Is that right?  I have a question, Mr. Heller.  Where the heck were you throughout the Bush years?  Then President Bush took a vibrant economy, a budget surplus that was gradually consuming lesser percentages of GDP and a national debt of only $5,662,216,013,697 … and drove that economy to just short of a full-blown depression and a national debt of $10,699,804,864,612, an increase of 89%.  In case you’re not all that good at math (as evidenced by the recent GOP caucuses and their inabilities to count the votes) … that means the GOP administration of George W. Bush spent $5,037,588,850,915, borrowing from anyone willing to loan the USA money.  Essentially, your team increased the debt per capita from $20,067/person to $35,153.  You sir were a member of George Bush’s Congress.  You voted for the repeal of financial regulations, for repeals of taxes (revenue needed to pay the bills as they come due) and for spending increases that ultimately drove our economy over the cliff.

Yes, the Obama administration has had to spend money to prevent the nation from completely falling into the abyss of no return.  Beginning with a debt of $10,699,804,864,612, debt rose to $12,311,349,677,512 by 12/31/2009 (15%).  By12/31/2010 it had risen to $14,025,215,218,709 (14%) and by 12/31/2011 to $15,125,898,976,397 (8%),  That’s an overall 41% increase in our nation’s debt, and that rate of increase is declining.  The amount of accumulated debt would have begun to decline had the GOP been able to actively work toward a grand bargain with the President and Democratic members in Congress, but the GOP were too fearful of bullies such as Rush Limbaugh, Grover Norquist, and Karl Rove.  Instead of doing your jobs, you and other GOP members cowered in fear that one of the bullies would speak badly of you or that you might be primaried and lose your job.  Instead of fighting for millions of Americans that the GOP’s policies and spending habits put out on the street and out of any hope of a job, you toed the Republican Party line.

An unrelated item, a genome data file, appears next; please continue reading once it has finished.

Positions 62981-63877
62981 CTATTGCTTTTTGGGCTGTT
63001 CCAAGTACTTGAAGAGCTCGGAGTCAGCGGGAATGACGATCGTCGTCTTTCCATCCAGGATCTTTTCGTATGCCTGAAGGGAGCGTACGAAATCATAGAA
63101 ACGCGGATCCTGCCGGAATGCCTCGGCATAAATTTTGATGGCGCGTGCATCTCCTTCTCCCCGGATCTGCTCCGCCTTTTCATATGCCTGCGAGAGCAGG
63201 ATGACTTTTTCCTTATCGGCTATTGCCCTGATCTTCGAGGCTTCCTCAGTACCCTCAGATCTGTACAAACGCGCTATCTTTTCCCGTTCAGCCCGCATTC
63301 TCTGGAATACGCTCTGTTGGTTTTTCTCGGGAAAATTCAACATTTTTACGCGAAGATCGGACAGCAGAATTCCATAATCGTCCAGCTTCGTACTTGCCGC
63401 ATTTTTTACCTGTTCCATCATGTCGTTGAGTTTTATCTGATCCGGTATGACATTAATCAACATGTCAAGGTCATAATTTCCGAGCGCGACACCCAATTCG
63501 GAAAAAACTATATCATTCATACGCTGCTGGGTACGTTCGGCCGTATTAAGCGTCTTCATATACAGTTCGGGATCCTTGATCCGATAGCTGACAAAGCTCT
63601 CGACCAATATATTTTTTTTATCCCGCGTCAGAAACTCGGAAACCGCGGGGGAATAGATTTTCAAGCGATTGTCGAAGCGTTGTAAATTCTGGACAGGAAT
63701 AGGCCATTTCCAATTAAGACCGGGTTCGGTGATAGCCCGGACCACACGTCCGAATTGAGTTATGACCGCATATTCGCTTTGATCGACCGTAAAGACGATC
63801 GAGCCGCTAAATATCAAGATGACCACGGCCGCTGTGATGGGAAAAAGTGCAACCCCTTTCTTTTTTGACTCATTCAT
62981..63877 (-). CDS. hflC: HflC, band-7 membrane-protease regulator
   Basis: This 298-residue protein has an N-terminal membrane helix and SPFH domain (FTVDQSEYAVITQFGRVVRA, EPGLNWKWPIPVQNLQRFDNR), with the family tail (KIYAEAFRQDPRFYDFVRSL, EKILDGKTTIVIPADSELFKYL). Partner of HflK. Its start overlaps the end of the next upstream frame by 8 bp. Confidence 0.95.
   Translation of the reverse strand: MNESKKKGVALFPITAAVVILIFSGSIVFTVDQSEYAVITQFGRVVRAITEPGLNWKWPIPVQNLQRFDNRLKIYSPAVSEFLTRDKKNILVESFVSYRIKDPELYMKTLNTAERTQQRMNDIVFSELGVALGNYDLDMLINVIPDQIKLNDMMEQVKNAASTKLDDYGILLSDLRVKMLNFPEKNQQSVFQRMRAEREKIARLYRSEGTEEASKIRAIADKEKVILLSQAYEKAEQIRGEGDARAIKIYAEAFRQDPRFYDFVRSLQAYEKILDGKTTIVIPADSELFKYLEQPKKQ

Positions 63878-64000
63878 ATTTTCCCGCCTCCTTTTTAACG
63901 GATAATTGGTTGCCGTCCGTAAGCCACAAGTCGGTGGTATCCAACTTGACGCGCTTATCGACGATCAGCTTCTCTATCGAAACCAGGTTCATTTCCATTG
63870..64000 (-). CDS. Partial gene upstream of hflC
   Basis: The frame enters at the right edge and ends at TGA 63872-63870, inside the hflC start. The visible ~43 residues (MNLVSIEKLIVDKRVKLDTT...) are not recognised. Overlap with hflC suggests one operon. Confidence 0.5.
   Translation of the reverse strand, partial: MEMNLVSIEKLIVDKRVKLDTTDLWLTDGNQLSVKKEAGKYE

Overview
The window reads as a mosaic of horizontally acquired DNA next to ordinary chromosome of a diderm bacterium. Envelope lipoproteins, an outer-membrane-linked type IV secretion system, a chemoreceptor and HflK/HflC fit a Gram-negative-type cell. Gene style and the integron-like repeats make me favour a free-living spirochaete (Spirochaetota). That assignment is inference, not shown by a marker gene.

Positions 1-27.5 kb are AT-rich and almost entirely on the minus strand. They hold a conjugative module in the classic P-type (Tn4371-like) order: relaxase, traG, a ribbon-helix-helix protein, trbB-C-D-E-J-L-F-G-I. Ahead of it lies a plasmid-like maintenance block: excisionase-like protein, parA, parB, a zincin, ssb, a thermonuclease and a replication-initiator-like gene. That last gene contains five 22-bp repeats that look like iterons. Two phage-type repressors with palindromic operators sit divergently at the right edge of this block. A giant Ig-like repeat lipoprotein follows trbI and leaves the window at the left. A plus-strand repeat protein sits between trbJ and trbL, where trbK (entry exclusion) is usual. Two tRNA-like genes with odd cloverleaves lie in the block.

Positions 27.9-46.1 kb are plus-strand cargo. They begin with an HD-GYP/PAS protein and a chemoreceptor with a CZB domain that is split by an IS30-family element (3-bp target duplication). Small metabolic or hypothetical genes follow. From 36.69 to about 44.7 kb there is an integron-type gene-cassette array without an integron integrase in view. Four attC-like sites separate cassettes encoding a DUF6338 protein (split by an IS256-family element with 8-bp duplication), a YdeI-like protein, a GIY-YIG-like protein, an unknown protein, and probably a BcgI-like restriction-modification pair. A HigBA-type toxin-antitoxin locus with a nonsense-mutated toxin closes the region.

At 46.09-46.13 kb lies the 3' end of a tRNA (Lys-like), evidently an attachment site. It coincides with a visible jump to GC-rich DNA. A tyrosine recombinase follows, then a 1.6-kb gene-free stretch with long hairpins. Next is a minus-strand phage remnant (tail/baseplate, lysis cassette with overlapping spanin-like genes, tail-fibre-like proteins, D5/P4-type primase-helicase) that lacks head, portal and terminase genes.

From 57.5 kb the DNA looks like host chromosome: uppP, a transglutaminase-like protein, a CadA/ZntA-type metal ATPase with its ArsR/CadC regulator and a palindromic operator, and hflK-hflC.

How dare you now play the puffer?  You sir are a considerable part of the problem and your solutions would now be to balance the budget on the backs of the elderly, the infirm, and women, all while stroking the feathers of your war-hawk as you contemplate voting for entry into yet another unwarranted foreign war with Iran.  You sir, are disgraceful.